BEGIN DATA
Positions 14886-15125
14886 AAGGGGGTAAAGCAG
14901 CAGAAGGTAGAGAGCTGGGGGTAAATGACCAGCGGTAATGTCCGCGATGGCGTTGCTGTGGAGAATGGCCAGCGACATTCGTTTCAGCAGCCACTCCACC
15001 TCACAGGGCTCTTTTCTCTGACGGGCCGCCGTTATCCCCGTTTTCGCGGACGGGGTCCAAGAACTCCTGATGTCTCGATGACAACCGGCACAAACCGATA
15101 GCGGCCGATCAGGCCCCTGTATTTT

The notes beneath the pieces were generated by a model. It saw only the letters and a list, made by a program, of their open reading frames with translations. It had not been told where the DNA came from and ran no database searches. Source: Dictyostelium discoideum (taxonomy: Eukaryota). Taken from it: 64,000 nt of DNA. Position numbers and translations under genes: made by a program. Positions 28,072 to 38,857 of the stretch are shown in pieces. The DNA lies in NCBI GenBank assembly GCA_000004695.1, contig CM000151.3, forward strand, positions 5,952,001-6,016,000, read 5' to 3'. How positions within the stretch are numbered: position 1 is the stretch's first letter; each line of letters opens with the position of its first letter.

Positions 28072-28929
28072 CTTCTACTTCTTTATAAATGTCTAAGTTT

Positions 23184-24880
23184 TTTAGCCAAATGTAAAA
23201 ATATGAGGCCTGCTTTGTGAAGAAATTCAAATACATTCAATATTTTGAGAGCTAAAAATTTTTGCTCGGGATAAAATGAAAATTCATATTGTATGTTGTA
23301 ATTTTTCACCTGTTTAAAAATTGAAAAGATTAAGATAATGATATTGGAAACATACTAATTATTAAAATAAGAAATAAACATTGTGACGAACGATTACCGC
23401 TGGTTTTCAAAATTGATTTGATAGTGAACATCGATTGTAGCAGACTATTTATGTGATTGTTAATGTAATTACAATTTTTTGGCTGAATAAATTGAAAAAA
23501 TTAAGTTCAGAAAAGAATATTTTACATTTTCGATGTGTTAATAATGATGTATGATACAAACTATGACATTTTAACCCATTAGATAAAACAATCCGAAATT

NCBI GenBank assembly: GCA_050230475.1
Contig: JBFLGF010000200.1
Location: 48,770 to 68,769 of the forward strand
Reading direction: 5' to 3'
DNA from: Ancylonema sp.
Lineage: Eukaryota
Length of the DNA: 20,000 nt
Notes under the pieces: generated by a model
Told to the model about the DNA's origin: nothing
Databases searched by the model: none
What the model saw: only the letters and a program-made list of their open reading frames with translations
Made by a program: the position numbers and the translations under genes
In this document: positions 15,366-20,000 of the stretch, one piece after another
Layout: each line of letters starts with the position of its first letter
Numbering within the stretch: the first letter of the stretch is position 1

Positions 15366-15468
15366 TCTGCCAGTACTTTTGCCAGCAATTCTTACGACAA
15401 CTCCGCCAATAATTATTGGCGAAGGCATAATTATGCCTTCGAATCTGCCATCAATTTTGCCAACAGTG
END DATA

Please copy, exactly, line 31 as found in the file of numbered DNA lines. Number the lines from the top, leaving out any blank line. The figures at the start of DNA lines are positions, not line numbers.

15366 TCTGCCAGTACTTTTGCCAGCAATTCTTACGACAA